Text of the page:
* Germany discovers two suspected US spies within a week
* Angry Merkel says spying on allies "a waste of energy"
* Germans especially sensitive over privacy due to history
* White House, Berlin say cooperation must continue
Germany has told the CIA station chief in Berlin to leave the country in a dramatic display of anger from Chancellor Angela Merkel at the behaviour of a close ally after officials unearthed two suspected US spies.
The scandal has chilled relations with Washington to levels not seen since Merkel's predecessor opposed the US invasion of Iraq in 2003. It follows allegations that Merkel herself, who grew up in Stasi-ridden East Germany, was among thousands of Germans whose mobile phones have been bugged by American agents.
"Spying on allies ... is a waste of energy," the chancellor said in her most pointed public remarks yet on the issue. "We have so many problems, we should focus on the important things."
Senior conservative supporters denounced US "stupidity" and some Americans said spying on their friends had backfired. But both sides stressed their need to go on working together.
"In the Cold War maybe there was general mistrust. Today we are living in the 21st century. Today there are completely new threats," Merkel said in Berlin, once a key CIA listening post behind the Iron Curtain during the superpower duel with Moscow and now the reunited capital of Europe's most powerful economy.
Her spokesman said the request for the top US intelligence official in the Berlin embassy to leave was made in response to questions raised in recent months on US intelligence activity in Germany and by prosecutors' investigations.
In guarded comments, a White House spokeswoman declined comment on "reports" of "a purported intelligence matter" but she stressed: "Our security and intelligence relationship with Germany is a very important one and it keeps Germans and Americans safe ... It is essential that cooperation continue."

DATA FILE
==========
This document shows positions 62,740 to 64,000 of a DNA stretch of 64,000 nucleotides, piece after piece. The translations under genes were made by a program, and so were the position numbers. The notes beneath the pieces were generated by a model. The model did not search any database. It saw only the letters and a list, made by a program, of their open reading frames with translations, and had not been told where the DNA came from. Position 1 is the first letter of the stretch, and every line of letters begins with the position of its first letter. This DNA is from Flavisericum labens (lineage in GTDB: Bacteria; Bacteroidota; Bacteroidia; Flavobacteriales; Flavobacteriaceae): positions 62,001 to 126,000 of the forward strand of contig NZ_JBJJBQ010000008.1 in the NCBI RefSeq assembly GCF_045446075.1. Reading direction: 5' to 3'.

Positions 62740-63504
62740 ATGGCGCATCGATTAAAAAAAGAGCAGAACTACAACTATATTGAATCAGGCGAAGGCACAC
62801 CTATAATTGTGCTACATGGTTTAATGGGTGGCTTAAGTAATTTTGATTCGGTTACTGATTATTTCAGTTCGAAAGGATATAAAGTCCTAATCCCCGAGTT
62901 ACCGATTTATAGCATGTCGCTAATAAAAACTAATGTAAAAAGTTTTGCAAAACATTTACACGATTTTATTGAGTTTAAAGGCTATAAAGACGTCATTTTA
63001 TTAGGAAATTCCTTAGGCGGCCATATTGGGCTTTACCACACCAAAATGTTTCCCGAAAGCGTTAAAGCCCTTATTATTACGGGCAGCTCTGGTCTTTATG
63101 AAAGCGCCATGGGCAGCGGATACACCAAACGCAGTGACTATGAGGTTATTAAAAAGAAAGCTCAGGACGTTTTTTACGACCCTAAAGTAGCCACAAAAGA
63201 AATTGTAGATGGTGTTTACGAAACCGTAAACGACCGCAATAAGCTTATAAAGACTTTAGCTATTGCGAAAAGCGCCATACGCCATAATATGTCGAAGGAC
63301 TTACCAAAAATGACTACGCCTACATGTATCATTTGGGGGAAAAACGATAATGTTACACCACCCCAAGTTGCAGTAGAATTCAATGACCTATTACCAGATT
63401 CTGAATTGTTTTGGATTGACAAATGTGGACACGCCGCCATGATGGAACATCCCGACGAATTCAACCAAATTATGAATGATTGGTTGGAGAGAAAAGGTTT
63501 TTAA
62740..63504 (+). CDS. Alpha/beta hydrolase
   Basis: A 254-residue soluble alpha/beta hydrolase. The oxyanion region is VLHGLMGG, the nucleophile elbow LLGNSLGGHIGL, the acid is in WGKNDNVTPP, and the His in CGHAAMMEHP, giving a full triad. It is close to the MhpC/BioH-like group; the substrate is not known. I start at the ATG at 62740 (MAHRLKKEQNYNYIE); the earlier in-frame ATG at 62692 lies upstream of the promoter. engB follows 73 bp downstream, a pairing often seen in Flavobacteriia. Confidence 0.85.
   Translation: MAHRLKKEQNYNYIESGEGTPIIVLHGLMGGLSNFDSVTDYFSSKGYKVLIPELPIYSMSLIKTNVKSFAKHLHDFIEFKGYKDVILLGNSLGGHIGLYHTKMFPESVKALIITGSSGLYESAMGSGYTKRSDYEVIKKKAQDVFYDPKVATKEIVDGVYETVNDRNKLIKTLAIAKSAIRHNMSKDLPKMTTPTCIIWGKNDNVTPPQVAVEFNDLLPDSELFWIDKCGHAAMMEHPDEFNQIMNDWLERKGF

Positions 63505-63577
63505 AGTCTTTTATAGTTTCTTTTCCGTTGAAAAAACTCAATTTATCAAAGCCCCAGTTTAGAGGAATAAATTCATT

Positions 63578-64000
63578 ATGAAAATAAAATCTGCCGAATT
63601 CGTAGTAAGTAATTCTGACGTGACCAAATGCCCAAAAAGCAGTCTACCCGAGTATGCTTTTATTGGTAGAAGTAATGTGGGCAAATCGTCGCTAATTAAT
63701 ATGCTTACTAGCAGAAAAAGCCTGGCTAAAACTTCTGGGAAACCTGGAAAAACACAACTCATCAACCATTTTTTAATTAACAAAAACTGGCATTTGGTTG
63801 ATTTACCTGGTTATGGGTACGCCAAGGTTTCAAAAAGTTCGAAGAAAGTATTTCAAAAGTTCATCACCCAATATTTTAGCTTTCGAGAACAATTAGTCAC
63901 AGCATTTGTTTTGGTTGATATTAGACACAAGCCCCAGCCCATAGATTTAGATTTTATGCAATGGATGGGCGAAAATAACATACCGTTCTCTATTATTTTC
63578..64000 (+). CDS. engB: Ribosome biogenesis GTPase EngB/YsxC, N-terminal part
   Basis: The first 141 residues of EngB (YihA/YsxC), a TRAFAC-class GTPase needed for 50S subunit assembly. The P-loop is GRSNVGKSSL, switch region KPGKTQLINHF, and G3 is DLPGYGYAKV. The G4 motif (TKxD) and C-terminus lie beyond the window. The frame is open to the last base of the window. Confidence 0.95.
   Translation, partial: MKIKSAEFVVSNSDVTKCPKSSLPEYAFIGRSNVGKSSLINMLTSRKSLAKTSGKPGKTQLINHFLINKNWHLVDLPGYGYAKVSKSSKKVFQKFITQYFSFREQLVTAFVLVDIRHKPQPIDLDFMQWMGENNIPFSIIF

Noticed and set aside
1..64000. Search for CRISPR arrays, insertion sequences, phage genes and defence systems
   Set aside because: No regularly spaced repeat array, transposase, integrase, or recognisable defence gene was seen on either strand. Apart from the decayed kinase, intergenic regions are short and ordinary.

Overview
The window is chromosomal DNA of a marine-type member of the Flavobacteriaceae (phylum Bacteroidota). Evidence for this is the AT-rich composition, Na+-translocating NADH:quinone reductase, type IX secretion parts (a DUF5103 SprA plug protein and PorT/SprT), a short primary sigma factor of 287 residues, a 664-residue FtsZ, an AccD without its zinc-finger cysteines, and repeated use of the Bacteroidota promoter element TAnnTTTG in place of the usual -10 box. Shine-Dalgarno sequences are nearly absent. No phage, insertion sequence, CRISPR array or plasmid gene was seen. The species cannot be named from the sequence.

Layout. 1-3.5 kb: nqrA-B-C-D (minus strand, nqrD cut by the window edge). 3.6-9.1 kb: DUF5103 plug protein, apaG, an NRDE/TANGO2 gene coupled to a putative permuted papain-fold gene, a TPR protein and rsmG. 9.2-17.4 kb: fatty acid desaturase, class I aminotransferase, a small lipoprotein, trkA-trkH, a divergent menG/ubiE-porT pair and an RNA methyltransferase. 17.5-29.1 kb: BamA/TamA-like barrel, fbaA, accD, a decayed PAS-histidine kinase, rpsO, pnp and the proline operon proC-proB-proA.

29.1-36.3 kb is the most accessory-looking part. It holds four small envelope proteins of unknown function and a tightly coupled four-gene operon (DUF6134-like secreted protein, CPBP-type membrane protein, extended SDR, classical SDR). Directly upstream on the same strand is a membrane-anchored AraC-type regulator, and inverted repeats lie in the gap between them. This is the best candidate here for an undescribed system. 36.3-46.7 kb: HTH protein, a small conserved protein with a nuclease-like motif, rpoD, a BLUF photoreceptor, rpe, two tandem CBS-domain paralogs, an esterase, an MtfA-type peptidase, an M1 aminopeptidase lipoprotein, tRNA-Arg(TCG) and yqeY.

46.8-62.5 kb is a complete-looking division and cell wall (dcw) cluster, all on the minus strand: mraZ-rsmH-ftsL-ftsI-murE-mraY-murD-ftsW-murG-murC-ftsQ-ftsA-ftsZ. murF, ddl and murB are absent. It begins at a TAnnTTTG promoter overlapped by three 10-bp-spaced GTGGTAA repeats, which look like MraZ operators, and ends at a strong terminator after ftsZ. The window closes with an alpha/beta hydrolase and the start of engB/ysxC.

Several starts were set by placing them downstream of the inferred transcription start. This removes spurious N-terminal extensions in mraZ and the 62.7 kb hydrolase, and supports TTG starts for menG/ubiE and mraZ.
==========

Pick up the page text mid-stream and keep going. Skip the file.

US government sources said the official - whom neither side named - was Berlin station chief for the CIA, the Central Intelligence Agency. A German source said the man would face possible forcible expulsion if he did not leave voluntarily.
Washington's embassy and Merkel's office sit a few hundred metres apart. They lie east and west of what was the Berlin Wall, for the removal of which many Germans still give great credit to their US ally - deepening today's sense of betrayal.
Interior Minister Thomas de Maiziere said: "The Americans are our closest allies in all security questions.
"We're aware of our shared past. But we do not approve of this way of dealing with each other and today's measure, which was reasonable and appropriate, is a clear indication of that."
On Wednesday (local time), Berlin said it had discovered a suspected US spy in the Defence Ministry. That came just days after a German foreign intelligence worker was arrested on suspicion of being a CIA informant and admitted passing documents to a US contact.
The scale of public outrage at these revelations has put pressure on Merkel to take action against the United States, an ally whose defence of West Germany in the Cold War long assured Americans a warmer welcome there than elsewhere in Europe.
However, there is a limit to what she can do and both sides stressed the need to continue to work closely together. They have done increasingly in recent years, on issues from Iran to Ukraine, as Germany shakes off its postwar reticence in foreign affairs and takes on a role more suited to its economic weight.